Therapeutic effectiveness can be evaluated for the specific pharmacological action that the drug purports to show as per stated guidelines.
Estimation Of Skin Irritancy
As the formulation is intended for dermal application skin irritancy should be tested. The dorsal area of the trunk is shaved with clippers 24 hours before the experiment. The skin shall be scarred with a lancet. 0.5 ml of product is applied and then covered with gauze and a polyethylene film and fixed with hypoallergenic adhesive bandage. The test be removed after 24 hours and the exposed skin is graded for formation of edema and erythema. Scoring is repeated a 72 hours later. Based on the scoring the formulation shall be graded as ‘non-irritant’, ‘irritant’ and ‘highly irritant’.
The physical stability of the microemulsion must be determined under different storage conditions (4, 25 and 40 °C) during 12 months.
Fresh preparations as well as those that have been kept under various stress conditions for extended period of time is subjected to droplet size distribution analysis. Effect of surfactant and their concentration on size of droplet is also be studied.
1. Shinoda, K., Lindman, B., 1987. Organised surfactant systems: microemulsions, Langmuir 3, 135–149.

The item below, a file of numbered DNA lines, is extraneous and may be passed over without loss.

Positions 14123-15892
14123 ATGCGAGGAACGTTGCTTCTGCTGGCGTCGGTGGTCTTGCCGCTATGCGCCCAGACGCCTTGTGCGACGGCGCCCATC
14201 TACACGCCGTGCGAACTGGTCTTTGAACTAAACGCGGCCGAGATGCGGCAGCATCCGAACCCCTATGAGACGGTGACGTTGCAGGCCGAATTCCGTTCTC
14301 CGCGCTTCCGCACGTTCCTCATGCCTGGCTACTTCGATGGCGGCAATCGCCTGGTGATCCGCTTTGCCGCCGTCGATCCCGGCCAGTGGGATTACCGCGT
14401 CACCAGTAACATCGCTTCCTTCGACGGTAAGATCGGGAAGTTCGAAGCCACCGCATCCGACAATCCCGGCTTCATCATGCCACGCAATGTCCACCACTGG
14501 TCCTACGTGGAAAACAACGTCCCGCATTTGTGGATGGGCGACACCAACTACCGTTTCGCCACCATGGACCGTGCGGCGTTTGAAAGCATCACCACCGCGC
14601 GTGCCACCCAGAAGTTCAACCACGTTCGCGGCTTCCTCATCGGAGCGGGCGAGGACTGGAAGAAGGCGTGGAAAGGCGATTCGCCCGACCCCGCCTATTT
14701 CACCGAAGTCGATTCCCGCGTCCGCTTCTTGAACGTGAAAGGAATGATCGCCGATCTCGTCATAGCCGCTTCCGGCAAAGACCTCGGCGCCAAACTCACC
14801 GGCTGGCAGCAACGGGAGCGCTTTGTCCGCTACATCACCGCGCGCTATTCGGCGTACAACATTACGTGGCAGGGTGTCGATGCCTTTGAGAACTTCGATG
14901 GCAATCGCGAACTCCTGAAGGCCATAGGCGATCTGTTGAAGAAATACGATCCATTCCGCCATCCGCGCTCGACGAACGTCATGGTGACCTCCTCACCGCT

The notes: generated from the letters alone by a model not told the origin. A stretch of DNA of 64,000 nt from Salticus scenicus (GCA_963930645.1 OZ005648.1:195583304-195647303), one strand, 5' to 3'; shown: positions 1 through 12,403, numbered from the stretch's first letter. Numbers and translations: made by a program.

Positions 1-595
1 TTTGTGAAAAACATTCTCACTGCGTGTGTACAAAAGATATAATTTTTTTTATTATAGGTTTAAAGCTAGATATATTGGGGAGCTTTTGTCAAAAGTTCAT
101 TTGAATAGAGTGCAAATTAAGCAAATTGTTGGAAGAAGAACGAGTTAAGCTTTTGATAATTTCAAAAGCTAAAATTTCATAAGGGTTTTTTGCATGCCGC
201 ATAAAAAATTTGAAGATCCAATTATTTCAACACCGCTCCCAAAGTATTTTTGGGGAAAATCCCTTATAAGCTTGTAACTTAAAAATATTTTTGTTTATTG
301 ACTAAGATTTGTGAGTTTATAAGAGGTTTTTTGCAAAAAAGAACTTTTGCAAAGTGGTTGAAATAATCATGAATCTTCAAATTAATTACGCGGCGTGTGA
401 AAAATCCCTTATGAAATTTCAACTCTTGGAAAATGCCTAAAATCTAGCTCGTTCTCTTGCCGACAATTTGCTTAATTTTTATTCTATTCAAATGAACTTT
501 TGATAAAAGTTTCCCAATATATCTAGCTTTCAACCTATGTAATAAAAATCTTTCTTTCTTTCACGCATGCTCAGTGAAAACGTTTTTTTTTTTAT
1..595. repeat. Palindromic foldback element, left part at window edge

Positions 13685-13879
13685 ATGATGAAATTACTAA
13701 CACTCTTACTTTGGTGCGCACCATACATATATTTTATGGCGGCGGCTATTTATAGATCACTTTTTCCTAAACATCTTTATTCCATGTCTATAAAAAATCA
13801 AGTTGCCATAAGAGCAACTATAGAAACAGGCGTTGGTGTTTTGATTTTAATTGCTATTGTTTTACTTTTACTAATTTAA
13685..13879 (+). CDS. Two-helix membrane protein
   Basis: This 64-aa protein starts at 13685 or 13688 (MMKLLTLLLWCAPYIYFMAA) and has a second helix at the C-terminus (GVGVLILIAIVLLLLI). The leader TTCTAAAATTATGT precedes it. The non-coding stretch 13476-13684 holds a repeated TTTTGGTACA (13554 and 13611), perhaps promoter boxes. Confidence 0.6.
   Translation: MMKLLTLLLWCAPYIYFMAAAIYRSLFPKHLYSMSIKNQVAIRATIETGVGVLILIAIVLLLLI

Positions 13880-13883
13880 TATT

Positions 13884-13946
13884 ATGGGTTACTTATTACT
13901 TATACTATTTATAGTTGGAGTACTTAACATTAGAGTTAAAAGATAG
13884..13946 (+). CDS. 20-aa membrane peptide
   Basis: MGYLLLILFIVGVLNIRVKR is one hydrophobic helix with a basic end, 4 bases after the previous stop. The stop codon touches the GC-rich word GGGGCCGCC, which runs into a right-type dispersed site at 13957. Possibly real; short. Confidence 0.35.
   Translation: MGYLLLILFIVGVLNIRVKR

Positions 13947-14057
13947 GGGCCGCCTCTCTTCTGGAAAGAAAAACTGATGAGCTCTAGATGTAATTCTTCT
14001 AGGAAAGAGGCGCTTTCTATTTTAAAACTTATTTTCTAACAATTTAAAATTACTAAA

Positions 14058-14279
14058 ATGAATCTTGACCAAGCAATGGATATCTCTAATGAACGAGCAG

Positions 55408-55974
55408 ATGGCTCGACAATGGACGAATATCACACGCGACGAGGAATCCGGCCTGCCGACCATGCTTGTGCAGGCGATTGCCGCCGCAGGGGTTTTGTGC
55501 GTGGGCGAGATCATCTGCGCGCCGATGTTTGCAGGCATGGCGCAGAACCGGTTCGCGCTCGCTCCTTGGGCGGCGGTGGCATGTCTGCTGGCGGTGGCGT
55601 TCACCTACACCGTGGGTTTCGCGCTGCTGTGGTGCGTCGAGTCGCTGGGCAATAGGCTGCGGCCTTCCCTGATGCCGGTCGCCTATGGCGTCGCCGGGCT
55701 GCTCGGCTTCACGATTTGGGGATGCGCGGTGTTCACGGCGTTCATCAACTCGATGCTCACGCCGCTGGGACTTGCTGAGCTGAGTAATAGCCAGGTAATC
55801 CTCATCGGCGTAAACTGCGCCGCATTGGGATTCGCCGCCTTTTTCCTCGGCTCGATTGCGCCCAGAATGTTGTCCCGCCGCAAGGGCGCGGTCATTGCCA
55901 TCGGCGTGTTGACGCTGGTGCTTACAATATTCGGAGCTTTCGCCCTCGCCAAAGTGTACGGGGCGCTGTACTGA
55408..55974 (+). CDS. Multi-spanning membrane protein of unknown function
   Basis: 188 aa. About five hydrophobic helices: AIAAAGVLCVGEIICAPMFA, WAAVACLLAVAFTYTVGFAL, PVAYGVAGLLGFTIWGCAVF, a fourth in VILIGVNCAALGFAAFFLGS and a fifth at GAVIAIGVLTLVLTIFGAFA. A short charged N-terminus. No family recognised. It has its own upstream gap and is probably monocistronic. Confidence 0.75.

2. Tenjarla SN., 1999. Microemulsions: An overview and pharmaceutical applications. Critical Reviews TM in Therapeutic Drug Carrier Systems 16,461–521.
3. Ktistis, G., Niopas, I., 1998. A study on the in-vitro percutaneous absorption of propranolol from disperse systems. J. Pharm. Pharmacol. 50, 413–418.
4. Kreilgaard, M., Pedersen, E.J., Jaroszewski, J.W., 2000. NMR characterization and transdermal drug delivery potential of microemulsion systems. J. Control. Release 69, 421–433.
5. Gasco, M.R., Gallarate, M., Pattarino, F., 1991. In vitro permeation of azelaic acid from viscosized microemulsions. Int. J. Pharm. 69, 193–196.
6. Kriwet, K., Müller-Goymann, C.C., 1995. Diclofenac release from phospholipid drug systems and permeation through excised human stratum corneum. Int. J. Pharm. 125, 231–242.
7. Trotta, M., 1999. Influence of phase transformation on indomethacin release from microemulsions. J. Control. Release 60, 399–405.
8. Alvarez-Figueroa, M.J., Blanco-Méndez, J., 2001. Transdermal delivery of methotrexate: iontophoretic delivery from hydrogels and passive delivery from microemulsions. Int. J. Pharm. 215, 57–65.
9. Pershing, L.K., Lambert, L.D., Knutson, K., 1990. Mechanism of ethanol-enhaced estradiol permeation across human skin in vivo. Pharm. Res. 7, 170–175.